- Theresa’s ‘net estate’ is £100,000 (i.e. £425,000 minus £325,000). And there is Inheritance Tax to pay on £100,000 at a rate of 40%
- Her estate will pay a tax bill of £40,000 (i.e. 40% of £100,000).
- Jeremy will receive £385,000 after IHT.
If Theresa had left £10,000 (i.e. 10% of her £100,000 net estate) the position would be as follows:
- In her will Theresa leaves £415,000 to Jeremy, and
- £10,000 to charity (which is 10% of her ‘net estate’ of £100,000)
- Her estate would then pay 36% on £90,000 worth of assets instead. The total IHT paid by Theresa’s estate is now £32,400 in Inheritance Tax.
- Jeremy will receive £382,600, which is £2,400 less than if she did nothing.
- However, the charity has received £10,000.
- Theresa has effectively been able to leave £10,000 to charity at a cost of only £2,400 to Jeremy’s inheritance.
Top Tip – if you already intend to leave between 4 and 10% of your taxable estate to charity you can increase the amount left to charity to 10% without reducing the amount your beneficiaries receive. The cost of the extra charitable gift is met by the tax saving resulting from the reduction in the IHT rate from 40% to 36%.
Regain a Lost Personal Allowance
Many people are now familiar with the fact that for individuals with ‘adjusted net income’ of over £100,000, they will lose £1 of their personal allowance for every £2 of ‘adjusted net income’ over £100,000. This means that, for the 2019/20 tax year someone with income of £125,000 or over will lose all of their personal allowance. This creates an effective tax rate of 60% on income falling within the £100,000 to £125,000 band.
Importantly, ‘adjusted net income’ is made up of your taxable income after certain reliefs, such as personal pension contributions or gross gift aid payments. This means there is an opportunity to use a gift aid payment to regain the personal allowance and generate tax relief at 60%. See the two examples* below with and without any gift aid contributions.
£125,000 Gross Income – No Gift Aid
|Income Band||Income Tax (%)||Income Tax (£)|
|£0 – £37,500||20%||£7,500|
|£37,501 – £125,000||40%||£35,000|
Net income received: £82,500 (£125,000 gross income less £42,500 income tax)
£125,000 Gross Income, then £20,000 Gift Aid Donation
Adjusted net income is the income less the grossed up Gift Aid Donation (£125,000 less £25,000 = £100,000), so full personal allowance regained
|Income Band||Income Tax (%)||Income Tax (£)|
|£0 – £12,500||0%||Nil|
|£12,501 – £75,000**||20%||£12,500|
|£75,501 – £125,000||40%||£20,000|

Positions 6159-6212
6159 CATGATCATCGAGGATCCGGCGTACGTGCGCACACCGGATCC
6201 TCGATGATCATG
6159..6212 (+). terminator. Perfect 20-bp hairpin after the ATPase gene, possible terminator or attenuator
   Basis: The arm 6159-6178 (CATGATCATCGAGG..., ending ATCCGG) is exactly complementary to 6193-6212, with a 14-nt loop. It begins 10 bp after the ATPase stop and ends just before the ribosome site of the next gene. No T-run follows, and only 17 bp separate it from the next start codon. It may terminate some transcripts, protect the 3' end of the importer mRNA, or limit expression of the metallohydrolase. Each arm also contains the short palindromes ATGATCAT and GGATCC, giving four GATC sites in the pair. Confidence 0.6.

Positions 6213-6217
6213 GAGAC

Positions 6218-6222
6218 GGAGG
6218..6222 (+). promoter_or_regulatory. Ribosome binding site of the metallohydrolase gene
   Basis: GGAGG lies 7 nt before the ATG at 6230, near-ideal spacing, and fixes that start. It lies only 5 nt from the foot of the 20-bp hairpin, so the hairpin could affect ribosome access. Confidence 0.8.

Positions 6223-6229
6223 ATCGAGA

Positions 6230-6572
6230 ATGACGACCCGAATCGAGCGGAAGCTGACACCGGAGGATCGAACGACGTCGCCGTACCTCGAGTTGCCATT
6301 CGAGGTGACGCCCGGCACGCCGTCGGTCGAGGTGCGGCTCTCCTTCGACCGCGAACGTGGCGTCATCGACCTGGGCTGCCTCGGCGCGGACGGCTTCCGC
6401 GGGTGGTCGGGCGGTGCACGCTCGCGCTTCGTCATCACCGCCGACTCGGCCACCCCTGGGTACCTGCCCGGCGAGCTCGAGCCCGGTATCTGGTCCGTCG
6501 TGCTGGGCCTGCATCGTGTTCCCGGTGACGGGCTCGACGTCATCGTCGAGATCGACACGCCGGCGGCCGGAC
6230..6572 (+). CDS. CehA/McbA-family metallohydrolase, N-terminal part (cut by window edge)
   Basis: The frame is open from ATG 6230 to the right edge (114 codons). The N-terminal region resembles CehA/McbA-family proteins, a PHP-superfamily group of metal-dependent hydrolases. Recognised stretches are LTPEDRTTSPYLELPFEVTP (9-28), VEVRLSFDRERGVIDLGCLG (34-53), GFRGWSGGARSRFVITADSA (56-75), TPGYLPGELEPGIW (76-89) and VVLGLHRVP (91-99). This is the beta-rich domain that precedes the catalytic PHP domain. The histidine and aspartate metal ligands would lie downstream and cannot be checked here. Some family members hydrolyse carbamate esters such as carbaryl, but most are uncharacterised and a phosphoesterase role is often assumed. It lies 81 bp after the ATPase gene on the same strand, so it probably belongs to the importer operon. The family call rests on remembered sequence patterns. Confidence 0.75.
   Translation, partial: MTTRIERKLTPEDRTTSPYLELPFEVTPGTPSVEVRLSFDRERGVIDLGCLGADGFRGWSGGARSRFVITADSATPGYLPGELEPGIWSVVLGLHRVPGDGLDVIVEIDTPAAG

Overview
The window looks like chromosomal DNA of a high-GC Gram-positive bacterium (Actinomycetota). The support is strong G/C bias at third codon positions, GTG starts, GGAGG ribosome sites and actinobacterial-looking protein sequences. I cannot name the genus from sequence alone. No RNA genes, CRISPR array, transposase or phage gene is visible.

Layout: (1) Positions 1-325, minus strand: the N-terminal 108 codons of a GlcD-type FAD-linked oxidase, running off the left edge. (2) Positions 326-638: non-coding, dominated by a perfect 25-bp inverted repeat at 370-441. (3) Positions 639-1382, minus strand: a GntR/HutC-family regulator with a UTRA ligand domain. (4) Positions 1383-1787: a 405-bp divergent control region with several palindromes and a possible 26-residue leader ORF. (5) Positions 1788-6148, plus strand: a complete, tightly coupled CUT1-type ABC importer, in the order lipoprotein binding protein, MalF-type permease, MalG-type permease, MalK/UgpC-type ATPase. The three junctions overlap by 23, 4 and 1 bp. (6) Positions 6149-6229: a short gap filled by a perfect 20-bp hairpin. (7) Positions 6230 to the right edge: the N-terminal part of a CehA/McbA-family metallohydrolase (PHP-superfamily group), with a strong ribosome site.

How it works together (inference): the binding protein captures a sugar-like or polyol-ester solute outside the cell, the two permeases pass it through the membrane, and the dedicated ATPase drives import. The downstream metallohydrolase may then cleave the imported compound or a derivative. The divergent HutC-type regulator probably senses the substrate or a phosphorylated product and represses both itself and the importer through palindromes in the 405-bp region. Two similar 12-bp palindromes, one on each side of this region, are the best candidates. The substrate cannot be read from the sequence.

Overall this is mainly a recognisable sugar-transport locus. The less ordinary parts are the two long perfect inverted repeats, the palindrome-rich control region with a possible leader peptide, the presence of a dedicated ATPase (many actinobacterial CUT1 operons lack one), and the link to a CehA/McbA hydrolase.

**Basic Rate Band is extended by the gross charitable gift
Net income received: £72,500 (£125,000 gross income less £32,500 income tax less £20,000 charitable donation)
Amount received by charity: £25,000
This is a very effective way of maximising tax relief. In this scenario you have been able to make a £25,000 gift to charity at a cost of £10,000 gaining 60% tax relief on the gift. The same principal applies to personal pension contributions, in the same scenario if you had put £20,000 spare net income into a personal pension you would have received £25,000 into your pension at a cost of £10,000 to you.
Ready to take advantage?
If you are ready to take advantage of the tax breaks noted above, we can help! Montage are proud to support Havens Hospices and the team are all taking part in this year’s Rough Runner obstacle course for Haven’s Hospice. The course is 5km long with 10 gruelling obstacles along the run. Chris has gone one step further and has also volunteered to do the Chelmsford Marathon, as if just one challenge wasn’t enough for him! Click here to give your support and potentially save yourself some tax in the process. Supporting a great cause AND morally acceptable tax reduction… what’s not to like!
*The examples above do not include National Insurance.
This blog represents our understanding of current law and HMRC practice which may be subject to change in the future. This blog is for general information purposes only and does not constitute advice. You should seek professional advice before taking or refraining from taking action on the basis of the contents of this publication. Whilst we believe the information within this guide to be correct we cannot assume any liability for any errors or omissions.